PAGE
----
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Ashley

Do you find the NC750X suspension hard?

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Ashley

Hiya

 

After the lovely, considered and friendly responses I got to my last daft question, I thought I'd pose another ...

 

I've been spoilt riding pillion on my hubbies GS1200 which seems to float over bumps and potholes, so I'm finding the NC750X's suspension quite hard.  Is this a general opinion, or is it just me being "precious"?  

 

I recently read an article about an NC750 which had had the suspension upgraded (Rally Raid) and it apparently made quite a difference. Is upgrading the suspension a common tweak, or am I just finding it harsh as I'm not that experienced a rider and it feels harder and bumpier than the hubbies BMW?  If this is a common occurrence, what seems to be the favoured option please?

 

Many thanks - you guys are lovely and it's refreshing to find a forum where posts don't quickly become nasty.

 

Ashley

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baben

I moved on from the NC partly because of the suspension which, on the mark ones, was harsh at the front and indifferent at the back. It is fixable though and there are a range of fixes from cheap to expensive - the guys on the forum are experts on them. If you don't want to do the work yourself someone like MCT in Stowmarket are very good and will make a good job of it for you

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Tex

Not a daft question, Ashley. And I don’t think you’re being ‘precious’ (love that phrase :D ) at all. You may well find you adapt to it after a short while, but it’s certainly worth checking the pre-load setting on the rear shock to make sure it’s not set any harder than it needs to be for your weight. 

 

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Ashley

Thanks Tex

 

How hard is it to adjust the preload?  Is it something that needs a bit of muscle?  I ride the DCT 'cos I have arthritis in my hands, so I'm dubious about wielding spanners in hard to reach places.

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gonzo

5  min job ash mr ashley or dealer will do it for you im sure  !

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Tex
1 hour ago, Ashley said:

Thanks Tex

 

How hard is it to adjust the preload?  Is it something that needs a bit of muscle?  I ride the DCT 'cos I have arthritis in my hands, so I'm dubious about wielding spanners in hard to reach places.

 

In 2016 the shock adjustment changed to a ‘cam’ type, Ashley. It’s easy enough, but, as Graham says, I would suggest you get someone to show you how the first time. There’s probably a YouTube video on how to do it - I’ll have a look.. :) 

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neojynx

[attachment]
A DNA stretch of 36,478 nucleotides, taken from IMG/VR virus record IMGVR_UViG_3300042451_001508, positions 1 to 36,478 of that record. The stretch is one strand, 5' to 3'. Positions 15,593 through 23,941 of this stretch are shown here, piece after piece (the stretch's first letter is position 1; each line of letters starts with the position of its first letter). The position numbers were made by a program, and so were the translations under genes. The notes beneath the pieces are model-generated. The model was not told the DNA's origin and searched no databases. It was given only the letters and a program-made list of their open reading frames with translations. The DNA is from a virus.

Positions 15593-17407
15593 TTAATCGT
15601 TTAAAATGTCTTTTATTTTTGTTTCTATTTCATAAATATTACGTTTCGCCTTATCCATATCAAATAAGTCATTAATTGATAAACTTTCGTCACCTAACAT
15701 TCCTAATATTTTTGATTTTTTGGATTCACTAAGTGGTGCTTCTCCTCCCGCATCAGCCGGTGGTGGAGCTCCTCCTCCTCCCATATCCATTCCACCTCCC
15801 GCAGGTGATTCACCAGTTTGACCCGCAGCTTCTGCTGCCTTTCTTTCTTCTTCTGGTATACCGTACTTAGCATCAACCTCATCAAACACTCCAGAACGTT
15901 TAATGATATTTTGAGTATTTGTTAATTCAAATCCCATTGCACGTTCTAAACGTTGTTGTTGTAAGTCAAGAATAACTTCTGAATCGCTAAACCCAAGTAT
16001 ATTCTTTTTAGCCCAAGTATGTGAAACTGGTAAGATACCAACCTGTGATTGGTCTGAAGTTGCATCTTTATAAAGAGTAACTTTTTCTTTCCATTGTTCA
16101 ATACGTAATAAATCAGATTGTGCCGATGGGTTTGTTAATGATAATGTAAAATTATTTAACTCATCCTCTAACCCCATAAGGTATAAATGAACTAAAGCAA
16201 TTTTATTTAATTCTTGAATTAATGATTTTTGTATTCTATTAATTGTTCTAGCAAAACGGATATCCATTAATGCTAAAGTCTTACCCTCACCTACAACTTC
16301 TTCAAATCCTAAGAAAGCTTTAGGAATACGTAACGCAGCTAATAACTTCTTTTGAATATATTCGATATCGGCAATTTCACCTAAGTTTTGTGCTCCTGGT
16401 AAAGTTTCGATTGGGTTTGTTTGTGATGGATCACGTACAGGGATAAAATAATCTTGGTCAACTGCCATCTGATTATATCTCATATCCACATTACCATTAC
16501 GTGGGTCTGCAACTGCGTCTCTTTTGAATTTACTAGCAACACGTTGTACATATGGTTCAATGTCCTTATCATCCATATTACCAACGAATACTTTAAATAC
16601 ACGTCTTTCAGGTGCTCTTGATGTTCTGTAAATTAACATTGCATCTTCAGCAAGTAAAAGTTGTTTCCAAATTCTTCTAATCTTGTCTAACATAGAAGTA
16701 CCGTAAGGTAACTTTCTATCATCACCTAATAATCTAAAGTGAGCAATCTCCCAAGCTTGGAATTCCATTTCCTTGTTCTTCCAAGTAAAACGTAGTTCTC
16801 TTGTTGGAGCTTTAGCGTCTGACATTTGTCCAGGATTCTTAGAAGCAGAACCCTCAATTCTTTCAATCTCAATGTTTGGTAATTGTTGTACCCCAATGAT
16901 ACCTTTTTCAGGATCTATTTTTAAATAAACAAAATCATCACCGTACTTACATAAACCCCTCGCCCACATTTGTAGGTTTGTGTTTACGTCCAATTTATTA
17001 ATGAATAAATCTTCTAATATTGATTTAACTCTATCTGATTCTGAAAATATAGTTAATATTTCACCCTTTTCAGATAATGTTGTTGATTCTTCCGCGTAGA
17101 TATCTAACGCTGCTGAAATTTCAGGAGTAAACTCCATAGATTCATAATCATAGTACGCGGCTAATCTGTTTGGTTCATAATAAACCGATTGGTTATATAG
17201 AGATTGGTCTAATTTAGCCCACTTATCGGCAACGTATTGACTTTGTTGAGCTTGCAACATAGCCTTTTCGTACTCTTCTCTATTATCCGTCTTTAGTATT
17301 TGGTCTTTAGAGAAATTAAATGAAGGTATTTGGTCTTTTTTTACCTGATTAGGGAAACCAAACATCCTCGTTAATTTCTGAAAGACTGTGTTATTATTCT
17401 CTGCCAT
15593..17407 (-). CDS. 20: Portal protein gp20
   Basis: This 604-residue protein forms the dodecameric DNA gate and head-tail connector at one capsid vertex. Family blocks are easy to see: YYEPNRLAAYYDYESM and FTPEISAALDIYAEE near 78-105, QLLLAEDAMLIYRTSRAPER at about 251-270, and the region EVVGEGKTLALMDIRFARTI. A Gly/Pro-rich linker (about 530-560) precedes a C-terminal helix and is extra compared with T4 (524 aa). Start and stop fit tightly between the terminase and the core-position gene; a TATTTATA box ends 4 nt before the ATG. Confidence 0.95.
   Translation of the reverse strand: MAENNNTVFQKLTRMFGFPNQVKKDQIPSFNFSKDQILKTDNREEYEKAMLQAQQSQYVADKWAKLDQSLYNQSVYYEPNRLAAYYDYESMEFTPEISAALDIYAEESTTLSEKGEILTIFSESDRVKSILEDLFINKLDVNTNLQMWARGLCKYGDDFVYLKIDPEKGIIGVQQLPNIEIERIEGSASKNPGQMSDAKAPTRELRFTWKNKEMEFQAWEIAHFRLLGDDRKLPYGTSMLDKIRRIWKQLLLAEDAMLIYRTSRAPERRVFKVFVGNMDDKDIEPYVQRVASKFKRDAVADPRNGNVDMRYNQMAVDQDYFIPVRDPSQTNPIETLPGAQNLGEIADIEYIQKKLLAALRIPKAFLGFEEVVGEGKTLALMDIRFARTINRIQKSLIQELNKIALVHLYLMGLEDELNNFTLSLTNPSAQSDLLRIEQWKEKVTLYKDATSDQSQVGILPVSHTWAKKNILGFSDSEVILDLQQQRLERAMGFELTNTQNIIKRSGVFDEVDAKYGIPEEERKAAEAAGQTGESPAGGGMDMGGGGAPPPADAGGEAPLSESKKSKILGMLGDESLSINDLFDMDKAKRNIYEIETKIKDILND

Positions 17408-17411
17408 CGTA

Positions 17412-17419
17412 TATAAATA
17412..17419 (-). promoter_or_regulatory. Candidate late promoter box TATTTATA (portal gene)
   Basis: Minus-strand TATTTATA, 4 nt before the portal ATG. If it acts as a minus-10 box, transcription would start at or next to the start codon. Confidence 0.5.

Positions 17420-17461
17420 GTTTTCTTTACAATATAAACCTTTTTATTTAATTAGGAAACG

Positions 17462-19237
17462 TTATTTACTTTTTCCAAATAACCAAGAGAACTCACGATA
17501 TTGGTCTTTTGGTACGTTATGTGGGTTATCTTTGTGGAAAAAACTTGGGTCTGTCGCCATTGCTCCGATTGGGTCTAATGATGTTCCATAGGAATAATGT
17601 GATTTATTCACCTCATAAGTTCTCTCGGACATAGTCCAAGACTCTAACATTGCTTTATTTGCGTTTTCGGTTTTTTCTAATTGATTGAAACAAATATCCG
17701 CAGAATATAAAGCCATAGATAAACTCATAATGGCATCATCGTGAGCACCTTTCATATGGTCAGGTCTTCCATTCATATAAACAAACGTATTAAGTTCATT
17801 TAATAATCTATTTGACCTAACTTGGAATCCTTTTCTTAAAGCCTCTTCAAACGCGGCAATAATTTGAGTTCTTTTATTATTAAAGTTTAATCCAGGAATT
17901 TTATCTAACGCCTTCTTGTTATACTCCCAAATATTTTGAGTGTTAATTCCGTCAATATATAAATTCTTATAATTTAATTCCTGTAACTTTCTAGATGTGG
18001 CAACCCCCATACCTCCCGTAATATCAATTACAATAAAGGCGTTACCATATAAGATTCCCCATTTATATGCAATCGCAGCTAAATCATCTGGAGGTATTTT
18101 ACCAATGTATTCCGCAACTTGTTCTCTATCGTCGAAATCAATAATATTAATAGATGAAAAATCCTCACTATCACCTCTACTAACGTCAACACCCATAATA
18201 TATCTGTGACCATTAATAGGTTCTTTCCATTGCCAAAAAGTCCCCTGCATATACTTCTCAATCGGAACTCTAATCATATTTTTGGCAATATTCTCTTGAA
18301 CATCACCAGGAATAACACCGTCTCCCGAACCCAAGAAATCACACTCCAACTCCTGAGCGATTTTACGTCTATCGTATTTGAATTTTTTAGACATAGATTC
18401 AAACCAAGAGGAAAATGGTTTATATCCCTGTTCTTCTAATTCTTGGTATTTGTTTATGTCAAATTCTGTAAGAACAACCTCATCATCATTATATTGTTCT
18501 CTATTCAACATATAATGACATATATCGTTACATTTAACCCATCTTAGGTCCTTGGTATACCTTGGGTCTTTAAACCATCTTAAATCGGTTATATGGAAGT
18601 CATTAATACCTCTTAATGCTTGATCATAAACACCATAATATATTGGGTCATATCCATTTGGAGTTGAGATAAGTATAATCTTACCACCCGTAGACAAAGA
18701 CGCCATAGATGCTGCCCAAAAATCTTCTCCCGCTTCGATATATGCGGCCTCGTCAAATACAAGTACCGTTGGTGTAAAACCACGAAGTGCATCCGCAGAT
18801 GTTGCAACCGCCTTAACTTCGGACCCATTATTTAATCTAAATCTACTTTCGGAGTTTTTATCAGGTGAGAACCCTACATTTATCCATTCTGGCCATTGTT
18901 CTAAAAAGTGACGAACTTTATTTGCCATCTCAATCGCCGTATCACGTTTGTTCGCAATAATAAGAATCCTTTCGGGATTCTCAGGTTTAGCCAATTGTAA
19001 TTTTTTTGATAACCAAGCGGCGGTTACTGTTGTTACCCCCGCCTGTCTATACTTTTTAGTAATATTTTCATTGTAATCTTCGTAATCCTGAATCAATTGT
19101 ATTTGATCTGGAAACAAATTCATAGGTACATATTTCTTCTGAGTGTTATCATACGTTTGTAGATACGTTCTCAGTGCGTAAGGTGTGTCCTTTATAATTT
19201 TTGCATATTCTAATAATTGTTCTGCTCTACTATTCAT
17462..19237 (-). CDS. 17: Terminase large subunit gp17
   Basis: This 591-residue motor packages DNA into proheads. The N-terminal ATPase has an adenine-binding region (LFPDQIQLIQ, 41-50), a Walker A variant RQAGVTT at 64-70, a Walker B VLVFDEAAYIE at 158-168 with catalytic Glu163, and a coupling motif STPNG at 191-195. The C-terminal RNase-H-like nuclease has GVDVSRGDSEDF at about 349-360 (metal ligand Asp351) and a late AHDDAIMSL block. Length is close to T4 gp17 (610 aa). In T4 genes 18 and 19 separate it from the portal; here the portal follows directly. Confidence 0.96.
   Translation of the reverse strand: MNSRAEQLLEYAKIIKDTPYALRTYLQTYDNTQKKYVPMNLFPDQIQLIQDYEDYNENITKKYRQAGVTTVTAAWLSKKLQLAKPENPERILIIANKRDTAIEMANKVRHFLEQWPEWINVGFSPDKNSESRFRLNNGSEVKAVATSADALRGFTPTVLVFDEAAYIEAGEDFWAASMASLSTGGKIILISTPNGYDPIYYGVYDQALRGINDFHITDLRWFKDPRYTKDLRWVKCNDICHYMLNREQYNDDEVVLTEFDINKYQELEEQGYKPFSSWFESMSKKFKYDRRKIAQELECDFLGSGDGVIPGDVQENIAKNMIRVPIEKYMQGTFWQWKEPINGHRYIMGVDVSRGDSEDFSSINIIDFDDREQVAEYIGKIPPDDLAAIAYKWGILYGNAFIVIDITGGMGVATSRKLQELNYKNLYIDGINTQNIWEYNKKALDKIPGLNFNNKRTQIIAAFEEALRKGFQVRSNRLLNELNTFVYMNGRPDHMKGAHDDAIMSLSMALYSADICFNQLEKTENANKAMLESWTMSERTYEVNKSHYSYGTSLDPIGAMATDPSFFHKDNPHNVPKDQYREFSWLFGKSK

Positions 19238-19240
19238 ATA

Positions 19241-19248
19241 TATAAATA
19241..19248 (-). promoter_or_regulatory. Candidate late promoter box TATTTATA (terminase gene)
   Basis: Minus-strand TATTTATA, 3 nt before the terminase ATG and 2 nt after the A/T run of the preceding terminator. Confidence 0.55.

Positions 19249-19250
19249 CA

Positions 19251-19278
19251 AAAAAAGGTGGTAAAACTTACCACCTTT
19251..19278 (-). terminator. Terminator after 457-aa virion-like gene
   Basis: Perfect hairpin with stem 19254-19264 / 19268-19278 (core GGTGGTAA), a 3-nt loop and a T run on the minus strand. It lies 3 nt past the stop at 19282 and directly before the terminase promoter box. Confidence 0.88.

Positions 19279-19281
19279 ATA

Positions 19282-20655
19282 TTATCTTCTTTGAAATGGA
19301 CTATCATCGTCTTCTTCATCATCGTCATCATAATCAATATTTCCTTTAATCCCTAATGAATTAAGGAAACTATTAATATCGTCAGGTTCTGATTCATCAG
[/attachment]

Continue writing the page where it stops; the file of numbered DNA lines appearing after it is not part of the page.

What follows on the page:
I have a 2015.  I dont find it hard, I just find its crap.  

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Rocker66

Ashley the difference between the suspension on your bike and that on your husbands is simply down to the price of the bikes. Yours is far more basic than his. Having said that as others suggest try adjusting yours before paying out on different units. If your still not happy there are several options of aftermarket units which can help. Please remember if you change the rear unit you will probably find it best to have the forks modified as well. It may even pay to have a suspension expert set it up for your weight and riding style. Plenty of info on this forum and elsewhere on the net. I hope you get it sorted enough to make you happy.

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Trumpet
Posted (edited)

The rear is ok solo, once you set the spring preload for your weight and comfort. It shouldn't feel harsh. The front is harsh, undersprung and over damped. Certainly is on my 2017 model. If you ever ride two up you will realise the rear is not up to it, even with the preload wound up. Bit like a pogo stick and way too soft.

Edited by Trumpet

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skorpion
9 hours ago, Trumpet said:

The rear is ok solo, once you set the spring preload for your weight and comfort. It shouldn't feel harsh. The front is harsh, undersprung and over damped. Certainly is on my 2017 model. If you ever ride two up you will realise the rear is not up to it, even with the preload wound up. Bit like a pogo stick and way too soft.

 

+1

My 2017 rear suspension I find is ok solo for my 16 stone (not needed to adjust) but the front forks are a different story, as Trumpet say's far too harsh, it's the high speed damping thats wrong though mine seems to have eased slightly over the first 1300 miles.

 

I contacted Honda about it and they said they have not had any complaint's.:shocked:

 

I don't agree the problem is because the bike is inexpensive, the problem is a mismatch of spring and damping rates, not cost.:no:

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Rocker66
3 hours ago, skorpion said:

 

+1

My 2017 rear suspension I find is ok solo for my 16 stone (not needed to adjust) but the front forks are a different story, as Trumpet say's far too harsh, it's the high speed damping thats wrong though mine seems to have eased slightly over the first 1300 miles.

 

I contacted Honda about it and they said they have not had any complaint's.:shocked:

 

I don't agree the problem is because the bike is inexpensive, the problem is a mismatch of spring and damping rates, not cost.:no:

My point is a more expensive bike is more likely to have better quality suspension with more adjustability. 

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Morph

My 2017 NC was easy to alter the shock preload - using the supplied D spanner, there are 7 notches for adjustment.  You don't need anything else to simply turn the spanner - it fits easily round the top of the shock ring.  You can see the vertical pin position here (mine is at the lowest position), and it slips up or down that ridged slope which adjusts the preload.  For me, I used it to lower the seat a bit primarily - as this is my first bike I have nothing to compare the bounce to, so ... it seems fine to me :-)

 

20170729_185733-2.jpg.03cff7390147ea83bc39ea481bd90a2f.jpg

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SteveThackery
Posted (edited)
On 01/03/2018 at 15:58, Tex said:

Not a daft question, Ashley. And I don’t think you’re being ‘precious’ (love that phrase :D ) at all. You may well find you adapt to it after a short while, but it’s certainly worth checking the pre-load setting on the rear shock to make sure it’s not set any harder than it needs to be for your weight. 

 

 

Now, now, Tex, you should know better!